Mother Goose Pumpkin Sound of Music

The second trip we took was to the pumpkin “patch” (aka Garden Center.) We walked around trying to find all the pumpkins described in the pumpkin poem. After much deliberation, the girls each found the perfect pumpkin to take home to carve.

At home Dad took over as the art teacher. He helped the girls scoop out the seeds, pick a design, and show them how to carve their pumpkins. The pumpkin carving took a long time to complete but the final products- Mater, Puppy, Panda- came out fantastic.

Pumpkin carving Pumpkin Carving Pumpkins

PUMPKIN MATH:

After the carving, it was time to wash, count, and roast the pumpkin seeds. I read How Many Seeds in a Pumpkin? by Margaret McNamara. It is a great book to explore estimation and skip counting.

How Many Seeds in a Pumpkin

The girls estimated how many seeds they had and decided the best way to count their seeds were by skip counting by 10s. They got busy creating groups of 10s. I cut out circles, pumpkins, and square mats to help keep the groups separated. When all the counting was said and done, our pumpkins contained- 400, 562, and 466 seeds.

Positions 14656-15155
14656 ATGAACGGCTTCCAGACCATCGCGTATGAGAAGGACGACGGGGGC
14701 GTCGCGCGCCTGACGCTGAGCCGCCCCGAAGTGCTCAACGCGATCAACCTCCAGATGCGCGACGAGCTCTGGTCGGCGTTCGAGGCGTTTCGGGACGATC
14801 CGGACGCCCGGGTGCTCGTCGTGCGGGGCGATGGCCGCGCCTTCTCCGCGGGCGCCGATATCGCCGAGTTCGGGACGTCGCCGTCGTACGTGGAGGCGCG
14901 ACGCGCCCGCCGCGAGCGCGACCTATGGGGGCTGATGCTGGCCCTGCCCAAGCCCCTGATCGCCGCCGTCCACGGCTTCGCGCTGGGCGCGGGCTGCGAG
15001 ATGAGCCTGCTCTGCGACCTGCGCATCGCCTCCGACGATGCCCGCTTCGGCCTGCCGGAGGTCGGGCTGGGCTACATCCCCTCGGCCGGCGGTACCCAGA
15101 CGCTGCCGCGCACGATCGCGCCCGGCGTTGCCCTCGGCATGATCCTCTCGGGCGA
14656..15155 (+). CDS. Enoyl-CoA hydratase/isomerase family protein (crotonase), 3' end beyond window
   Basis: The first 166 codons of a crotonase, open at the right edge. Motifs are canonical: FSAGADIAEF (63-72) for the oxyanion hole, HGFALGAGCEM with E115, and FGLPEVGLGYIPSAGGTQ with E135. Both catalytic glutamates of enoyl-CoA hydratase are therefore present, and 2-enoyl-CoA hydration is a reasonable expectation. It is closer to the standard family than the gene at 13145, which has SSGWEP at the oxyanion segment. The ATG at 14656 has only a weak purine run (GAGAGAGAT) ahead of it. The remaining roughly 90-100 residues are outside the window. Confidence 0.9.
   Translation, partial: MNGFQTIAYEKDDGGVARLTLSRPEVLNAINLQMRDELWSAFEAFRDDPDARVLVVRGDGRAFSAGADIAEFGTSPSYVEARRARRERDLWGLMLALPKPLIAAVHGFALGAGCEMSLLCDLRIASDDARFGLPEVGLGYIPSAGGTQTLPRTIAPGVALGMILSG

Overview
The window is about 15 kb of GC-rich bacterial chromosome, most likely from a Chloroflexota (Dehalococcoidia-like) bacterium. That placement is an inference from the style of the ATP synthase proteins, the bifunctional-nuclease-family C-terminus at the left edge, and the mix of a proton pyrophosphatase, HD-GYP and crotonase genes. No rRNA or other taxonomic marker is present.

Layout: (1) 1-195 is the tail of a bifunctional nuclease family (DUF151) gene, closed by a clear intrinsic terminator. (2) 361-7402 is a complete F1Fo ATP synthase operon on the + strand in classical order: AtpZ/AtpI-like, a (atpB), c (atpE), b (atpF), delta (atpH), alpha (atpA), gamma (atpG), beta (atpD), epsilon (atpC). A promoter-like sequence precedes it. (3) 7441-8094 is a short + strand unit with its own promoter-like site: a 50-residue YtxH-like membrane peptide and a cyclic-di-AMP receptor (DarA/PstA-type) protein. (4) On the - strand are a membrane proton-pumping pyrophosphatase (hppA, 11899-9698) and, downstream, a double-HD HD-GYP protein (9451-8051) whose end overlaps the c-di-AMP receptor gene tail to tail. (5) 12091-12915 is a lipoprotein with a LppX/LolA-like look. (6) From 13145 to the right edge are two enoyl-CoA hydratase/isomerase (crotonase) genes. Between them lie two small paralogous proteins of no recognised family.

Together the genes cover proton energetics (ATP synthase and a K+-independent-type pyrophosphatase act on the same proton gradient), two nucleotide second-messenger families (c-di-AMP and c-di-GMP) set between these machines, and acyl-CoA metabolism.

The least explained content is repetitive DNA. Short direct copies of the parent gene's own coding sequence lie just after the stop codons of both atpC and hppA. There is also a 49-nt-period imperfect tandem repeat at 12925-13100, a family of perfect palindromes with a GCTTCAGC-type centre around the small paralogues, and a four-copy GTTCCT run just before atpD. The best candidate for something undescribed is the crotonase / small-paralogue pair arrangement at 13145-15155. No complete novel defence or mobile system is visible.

pumkin seed counting

Counting Pumpkin SeedsCounting Pumpkin Seeds

PUMPKIN RECIPE:

We like simple recipes. One day, we made Pumpkin Patch Dirt Cups. They were super easy to make and delicious. My kids got a kick out of how real the “dirt” looked. This idea and recipe came from Paintbrushes and Popsicles.

Pumpkin Dirt Cup Pumpkin Dirt Cup Pumpkin Dirt Cup

THE GREATEST PUMPKIN LESSON OF ALL

Finally, the best pumpkin lesson came from my husband’s sermon two weeks ago. During the service, he carved a pumpkin as he describe how we are the pumpkin and God is a brain surgeon, a heart surgeon, and an internist.  He explained that God needs to do brain surgery on us, scoop out the “junk.”  Our junk is then placed on the cross and we are forgiven through Christ’s sacrifice. Next, God performs heart surgery on us. He takes out our dark, broken heart and replaces it with one of love and light. He gives us the Holy Spirit so that we can shine our light bright in a hurting world. The kids were kept in the service and I think that everyone was engaged. It was a great visual with a great message!

 Pumpkin Guts Pumpkin